SOURCE: Electronic Intifada

Criminal charges against against nine Palestine solidarity activists who shut down a UK drone engines factory for two days last summer were dropped at the end of January.

The case had been due to go to trial next week. But the Crown Prosecution Service (CPS) pulled out at the last minute after company managers mysteriously decided to go back on previous commitments to testify against the nine.

One of the protesters, Adie Mormech, told The Electronic Intifada today that this was a “green light for further action” by activists against the factory.

Ewa Jasiewicz, another of the nine, said that UAV Engines Limited was now a “prime target” for nonviolent action to shut the factory down. UAV Engines is owned by Israeli arms firm Elbit Systems.

Jasiewicz said the group accused the factory of making engines for drones used in Israeli attacks against Palestinians. Everything the factory says should be treated with skepticism, she said: “The most decisive evidence, we feel, is that they dropped the charges.” In other words, they let the activists get away with it rather then let the truth come out in court.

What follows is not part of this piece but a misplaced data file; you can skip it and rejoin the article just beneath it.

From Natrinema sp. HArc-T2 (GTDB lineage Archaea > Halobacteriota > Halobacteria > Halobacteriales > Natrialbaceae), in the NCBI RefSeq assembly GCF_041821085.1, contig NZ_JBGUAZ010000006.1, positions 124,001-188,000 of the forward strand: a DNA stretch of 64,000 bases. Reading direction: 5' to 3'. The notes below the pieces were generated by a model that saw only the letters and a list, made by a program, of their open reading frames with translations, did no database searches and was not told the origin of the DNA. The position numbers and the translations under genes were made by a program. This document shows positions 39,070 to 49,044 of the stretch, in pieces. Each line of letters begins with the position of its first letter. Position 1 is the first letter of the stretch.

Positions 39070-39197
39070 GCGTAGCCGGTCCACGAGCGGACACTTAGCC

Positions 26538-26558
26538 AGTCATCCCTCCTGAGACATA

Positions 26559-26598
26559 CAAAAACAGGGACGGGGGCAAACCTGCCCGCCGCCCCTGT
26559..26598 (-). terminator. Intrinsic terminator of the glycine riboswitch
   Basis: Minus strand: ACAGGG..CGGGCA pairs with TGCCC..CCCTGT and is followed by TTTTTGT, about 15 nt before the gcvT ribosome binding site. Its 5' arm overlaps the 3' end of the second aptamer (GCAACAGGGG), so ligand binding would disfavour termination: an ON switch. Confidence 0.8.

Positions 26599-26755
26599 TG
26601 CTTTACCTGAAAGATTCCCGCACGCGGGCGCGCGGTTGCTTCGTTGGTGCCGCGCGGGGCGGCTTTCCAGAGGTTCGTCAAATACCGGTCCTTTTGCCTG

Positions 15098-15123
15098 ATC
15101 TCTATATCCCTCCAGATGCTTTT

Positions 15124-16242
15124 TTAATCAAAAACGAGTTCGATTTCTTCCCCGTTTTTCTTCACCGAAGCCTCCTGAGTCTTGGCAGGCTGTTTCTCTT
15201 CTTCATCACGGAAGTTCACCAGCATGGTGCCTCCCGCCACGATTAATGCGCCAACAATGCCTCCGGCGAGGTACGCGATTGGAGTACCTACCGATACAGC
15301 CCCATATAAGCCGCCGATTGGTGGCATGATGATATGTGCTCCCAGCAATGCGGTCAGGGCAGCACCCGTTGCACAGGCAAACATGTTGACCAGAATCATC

The nine published an opinion piece at Mondoweiss today calling for more direct action and are part of London Palestine Action.
Disclosures avoided

Scaling the roof of the factory on 5 August last year, the nine protesters locked the front gate of the factory, locked themselves down to the roof, unfurled a banner and bunked down for the night, saying they had enough supplies to last them a week.

At the height of Israel’s killings of civilians in the Gaza Strip that summer, the protesters were drawing attention to the UK’s arms trade with Israel, and called for a comprehensive two-way arms ban. Their banner read “UK: Stop Arming Israel.”

Lawyers for the defendants say the case collapsed after either Elbit or the UK government decided they did not want to disclose details about licenses for arms exports to Israel.

The activists had pleaded not guilty to charges of “preventing lawful activity” on the basis that the Staffordshire factory was aiding and abetting war crimes and that its regular business was therefore illegal.

The group argued in pre-trial hearings and statements that they acted “to prevent the inevitable death, injury and suffering of Palestinian civilians in Gaza.”

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